The Ten Biggest Surprises In The Financial Times 2021 Global MBA Ranking

9) The Metric That Doesn’t Count In This Ranking

In this year’s FT ranking, 6,570 MBA graduates responded to the newspaper’s surveys. All were asked to rate on a ten-point scale their overall satisfaction with the MBA program they had completed. The scores ranged from a high of 9.84 at IESE Business School in Barcelona to a low of 7.0 at the University of Connecticut. For many would-be applicants, these scores might well be among the most valuable in determining where to go to get your MBA. Yet, oddly, the Financial Times does not include the measure in its methodology to rank MBA programs.

We know from experience (P&Q founder Byrne was the first journalist to actually survey students and graduates for an MBA Ranking in 1988) that alums are loathe to mark down their alma maters out of understandable self-interest. If that data point found its way into a ranking, a graduate would effectively diminish the school that issued his or her MBA diploma. So there is no doubt that a certain amount of cheerleading is built into satisfaction surveys of graduates. On the other hand, they pretty much cancel each other out because it does occur across the entire sample, and graduates who leave disenchanted with their experience carry a lot of weight in these surveys because a bad mark can have an outsized impact on an overall score. That’s because the scores tend to be clustered very closely together from one school to the next.

Nonetheless, it’s interesting to take a look at these scores, especially because they don’t go into the ranking and alums may therefore answer the question more honestly. Overall, there is good news. The vast majority of MBA graduates surveyed are pretty satisfied with their learning experience. And here are the 25 schools that had the highest satisfaction scores.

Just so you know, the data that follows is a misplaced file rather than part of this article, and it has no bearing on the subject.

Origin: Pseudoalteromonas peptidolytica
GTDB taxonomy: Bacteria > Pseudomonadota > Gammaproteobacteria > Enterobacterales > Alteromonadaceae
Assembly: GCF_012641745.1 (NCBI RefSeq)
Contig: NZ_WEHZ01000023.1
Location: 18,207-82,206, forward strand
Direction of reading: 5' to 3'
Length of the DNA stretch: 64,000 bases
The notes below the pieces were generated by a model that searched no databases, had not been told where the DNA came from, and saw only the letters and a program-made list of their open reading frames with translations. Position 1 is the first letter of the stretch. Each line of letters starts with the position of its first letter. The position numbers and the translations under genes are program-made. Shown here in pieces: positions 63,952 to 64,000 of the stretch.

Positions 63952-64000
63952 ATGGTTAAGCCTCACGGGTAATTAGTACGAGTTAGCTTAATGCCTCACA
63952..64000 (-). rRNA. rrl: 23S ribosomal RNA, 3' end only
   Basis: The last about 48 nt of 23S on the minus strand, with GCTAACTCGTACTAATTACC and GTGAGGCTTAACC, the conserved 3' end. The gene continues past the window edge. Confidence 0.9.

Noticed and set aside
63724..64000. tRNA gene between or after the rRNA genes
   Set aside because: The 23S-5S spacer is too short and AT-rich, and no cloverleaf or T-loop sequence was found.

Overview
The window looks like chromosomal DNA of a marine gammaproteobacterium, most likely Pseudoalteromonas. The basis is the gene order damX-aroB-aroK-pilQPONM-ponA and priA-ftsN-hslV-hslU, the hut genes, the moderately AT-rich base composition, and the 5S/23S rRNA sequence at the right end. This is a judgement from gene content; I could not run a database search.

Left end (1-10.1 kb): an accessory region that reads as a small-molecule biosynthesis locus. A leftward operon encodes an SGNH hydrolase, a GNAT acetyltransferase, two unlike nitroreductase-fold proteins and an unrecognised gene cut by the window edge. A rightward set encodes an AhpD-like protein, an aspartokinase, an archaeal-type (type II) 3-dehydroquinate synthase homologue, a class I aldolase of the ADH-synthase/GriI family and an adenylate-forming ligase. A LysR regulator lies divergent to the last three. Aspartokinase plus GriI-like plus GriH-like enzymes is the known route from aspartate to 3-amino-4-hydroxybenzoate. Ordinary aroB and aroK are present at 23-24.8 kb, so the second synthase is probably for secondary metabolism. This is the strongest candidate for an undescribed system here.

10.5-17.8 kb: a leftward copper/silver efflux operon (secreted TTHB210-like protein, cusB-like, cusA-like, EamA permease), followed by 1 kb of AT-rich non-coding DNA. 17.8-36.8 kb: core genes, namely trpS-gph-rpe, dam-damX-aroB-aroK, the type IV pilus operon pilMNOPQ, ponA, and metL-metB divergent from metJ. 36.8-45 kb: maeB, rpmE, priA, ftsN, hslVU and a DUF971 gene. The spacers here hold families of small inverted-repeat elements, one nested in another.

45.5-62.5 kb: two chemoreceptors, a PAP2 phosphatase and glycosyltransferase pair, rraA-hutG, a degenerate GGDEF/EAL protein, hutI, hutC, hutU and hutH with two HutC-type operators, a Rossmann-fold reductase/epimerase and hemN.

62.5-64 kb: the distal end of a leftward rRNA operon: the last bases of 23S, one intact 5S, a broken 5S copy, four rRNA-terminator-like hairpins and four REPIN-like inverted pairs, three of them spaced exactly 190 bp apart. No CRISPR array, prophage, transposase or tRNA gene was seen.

10) The Champions Of Research

The Financial Times also does an analysis of the published research by a school’s faculty that is given a 10% weight in the overall ranking. A school’s research rank is based on the number of articles published by current full-time faculty members in 50 journals between January 2018 and August 2020. The rank combines the absolute number of publications with the number weighted relative to the faculty’s size.

This year, INSEAD cracked the U.S. party. For years, the top ten has been completely dominated by U.S. players. But once you take out some of those heavyweights, the European school zoomed up 15 places to rank third. The University of Toronto’s Rotman School of Management also made the top ten, moving up nine places to rank tenth.

The surprise winner in research this year? Washington University’s Olin School of Business. Olin gained eight spots to take over the top position (see below table). The results here can vary significantly year-over-year because the period measured changes every year and some schools lose highly productive professors to rivals or retirement. Among this year’s top 25 in research, Yale School of Management made the biggest advance, gaining 25 places to rank 11th from 36th last year. That improvement alone helped Yale achieve its highest rank ever in the FT ranking.

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